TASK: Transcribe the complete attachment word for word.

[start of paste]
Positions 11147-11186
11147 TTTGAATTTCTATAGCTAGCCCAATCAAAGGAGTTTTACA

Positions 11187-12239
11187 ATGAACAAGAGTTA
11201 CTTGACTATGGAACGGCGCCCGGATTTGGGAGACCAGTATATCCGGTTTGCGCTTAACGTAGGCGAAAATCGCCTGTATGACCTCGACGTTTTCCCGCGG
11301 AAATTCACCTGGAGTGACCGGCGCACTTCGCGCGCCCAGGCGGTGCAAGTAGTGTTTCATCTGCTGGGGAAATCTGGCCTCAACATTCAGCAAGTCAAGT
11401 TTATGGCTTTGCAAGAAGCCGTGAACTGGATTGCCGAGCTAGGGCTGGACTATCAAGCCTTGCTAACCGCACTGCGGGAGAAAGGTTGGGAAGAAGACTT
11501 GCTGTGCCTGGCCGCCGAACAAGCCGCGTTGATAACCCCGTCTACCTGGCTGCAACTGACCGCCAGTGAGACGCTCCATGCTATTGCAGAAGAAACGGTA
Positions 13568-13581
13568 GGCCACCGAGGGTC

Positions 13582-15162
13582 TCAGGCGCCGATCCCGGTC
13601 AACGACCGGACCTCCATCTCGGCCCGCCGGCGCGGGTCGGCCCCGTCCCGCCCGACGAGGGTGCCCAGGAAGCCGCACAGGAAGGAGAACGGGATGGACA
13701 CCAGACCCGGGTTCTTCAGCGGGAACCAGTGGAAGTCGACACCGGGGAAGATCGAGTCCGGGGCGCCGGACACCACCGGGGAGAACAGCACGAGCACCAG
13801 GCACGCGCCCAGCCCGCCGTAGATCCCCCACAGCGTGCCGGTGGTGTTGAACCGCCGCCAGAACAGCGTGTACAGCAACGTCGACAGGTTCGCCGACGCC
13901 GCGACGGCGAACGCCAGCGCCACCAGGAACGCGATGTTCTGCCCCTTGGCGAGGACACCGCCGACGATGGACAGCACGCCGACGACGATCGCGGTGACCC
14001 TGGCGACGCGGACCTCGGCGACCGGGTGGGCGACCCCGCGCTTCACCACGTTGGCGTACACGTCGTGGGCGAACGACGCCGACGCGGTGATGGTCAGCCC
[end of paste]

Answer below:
Positions 11147-11186
11147 TTTGAATTTCTATAGCTAGCCCAATCAAAGGAGTTTTACA

Positions 11187-12239
11187 ATGAACAAGAGTTA
11201 CTTGACTATGGAACGGCGCCCGGATTTGGGAGACCAGTATATCCGGTTTGCGCTTAACGTAGGCGAAAATCGCCTGTATGACCTCGACGTTTTCCCGCGG
11301 AAATTCACCTGGAGTGACCGGCGCACTTCGCGCGCCCAGGCGGTGCAAGTAGTGTTTCATCTGCTGGGGAAATCTGGCCTCAACATTCAGCAAGTCAAGT
11401 TTATGGCTTTGCAAGAAGCCGTGAACTGGATTGCCGAGCTAGGGCTGGACTATCAAGCCTTGCTAACCGCACTGCGGGAGAAAGGTTGGGAAGAAGACTT
11501 GCTGTGCCTGGCCGCCGAACAAGCCGCGTTGATAACCCCGTCTACCTGGCTGCAACTGACCGCCAGTGAGACGCTCCATGCTATTGCAGAAGAAACGGTA
Positions 13568-13581
13568 GGCCACCGAGGGTC

Positions 13582-15162
13582 TCAGGCGCCGATCCCGGTC
13601 AACGACCGGACCTCCATCTCGGCCCGCCGGCGCGGGTCGGCCCCGTCCCGCCCGACGAGGGTGCCCAGGAAGCCGCACAGGAAGGAGAACGGGATGGACA
13701 CCAGACCCGGGTTCTTCAGCGGGAACCAGTGGAAGTCGACACCGGGGAAGATCGAGTCCGGGGCGCCGGACACCACCGGGGAGAACAGCACGAGCACCAG
13801 GCACGCGCCCAGCCCGCCGTAGATCCCCCACAGCGTGCCGGTGGTGTTGAACCGCCGCCAGAACAGCGTGTACAGCAACGTCGACAGGTTCGCCGACGCC
13901 GCGACGGCGAACGCCAGCGCCACCAGGAACGCGATGTTCTGCCCCTTGGCGAGGACACCGCCGACGATGGACAGCACGCCGACGACGATCGCGGTGACCC
14001 TGGCGACGCGGACCTCGGCGACCGGGTGGGCGACCCCGCGCTTCACCACGTTGGCGTACACGTCGTGGGCGAACGACGCCGACGCGGTGATGGTCAGCCC